As the world becomes increasingly urbanised, the challenges of poverty, infrastructure deficit, and economic inequality are still obvious across societies.
This report looks at how Nigeria’s commercial capital, Lagos is dealing with the issues of shanties and how the government’s action affects the survival of some residents.
Shanties – informal settlements – are visible and constant evidence of extreme poverty and how those who find themselves at the base of the pyramid paddle their way through this economic reality.
Marwa Waterside shanties in Lekki were demolished in 2019. The reason given at the time was that the state is preparing for the construction of a coastal road that will serve as an alternative route for the Lekki-Epe expressway.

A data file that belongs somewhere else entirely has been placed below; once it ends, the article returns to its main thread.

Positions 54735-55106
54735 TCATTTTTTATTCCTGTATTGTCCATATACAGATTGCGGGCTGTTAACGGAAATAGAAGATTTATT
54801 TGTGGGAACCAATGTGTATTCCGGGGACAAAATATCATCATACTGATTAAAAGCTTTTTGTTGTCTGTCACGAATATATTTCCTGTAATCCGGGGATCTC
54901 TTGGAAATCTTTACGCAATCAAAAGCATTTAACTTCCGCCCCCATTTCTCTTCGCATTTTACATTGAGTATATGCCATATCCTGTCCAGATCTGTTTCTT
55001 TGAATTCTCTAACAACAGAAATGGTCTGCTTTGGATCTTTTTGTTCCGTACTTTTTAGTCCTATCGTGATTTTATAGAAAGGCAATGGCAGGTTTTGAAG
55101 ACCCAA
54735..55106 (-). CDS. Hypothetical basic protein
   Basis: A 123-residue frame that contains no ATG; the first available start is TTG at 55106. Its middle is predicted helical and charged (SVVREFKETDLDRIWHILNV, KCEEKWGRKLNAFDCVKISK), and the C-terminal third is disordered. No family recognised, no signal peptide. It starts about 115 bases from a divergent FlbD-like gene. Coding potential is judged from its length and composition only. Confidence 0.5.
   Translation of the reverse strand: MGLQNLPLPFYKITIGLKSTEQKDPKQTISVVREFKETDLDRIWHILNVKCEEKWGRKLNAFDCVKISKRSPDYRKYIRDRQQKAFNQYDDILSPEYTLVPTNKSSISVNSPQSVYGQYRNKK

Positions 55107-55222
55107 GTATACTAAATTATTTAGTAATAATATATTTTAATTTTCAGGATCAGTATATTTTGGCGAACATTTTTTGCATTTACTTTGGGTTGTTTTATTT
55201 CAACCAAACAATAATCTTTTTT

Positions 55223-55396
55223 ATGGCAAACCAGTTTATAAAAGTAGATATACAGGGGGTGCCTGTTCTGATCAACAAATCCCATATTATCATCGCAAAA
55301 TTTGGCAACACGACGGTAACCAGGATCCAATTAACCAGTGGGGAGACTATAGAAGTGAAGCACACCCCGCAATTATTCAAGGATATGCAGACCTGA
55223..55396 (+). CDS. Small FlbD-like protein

Now in 2021, no construction work is in progress and life is gradually creeping in at the site.
Also in Monkey Village in the Opebi Area of Lagos, the story is similar to Marwa Waterside and the economic inequality is clear.
Some of the reason given for the demolition follows complaints that those who illegally occupy the shanties are posing major threats to other residential premises.
However, hundreds of people young and old are displaced, some have found their way out of the leveled neighbourhood, but amid the ruins and rubbles there are those staying back, yet to figure their next move.
Lagos state government has always clamped down on shanties most times citing criminality and environmental infringements, a move that non-governmental organisations say is insensitive and anti-people.
Whether wrapped up in the upscale part of town or floating beneath the city’s longest bridge, slums remind the government of how much work is left to be done especially as it concerns growing a more sustainable and inclusive society.
Watch below the full video of the report…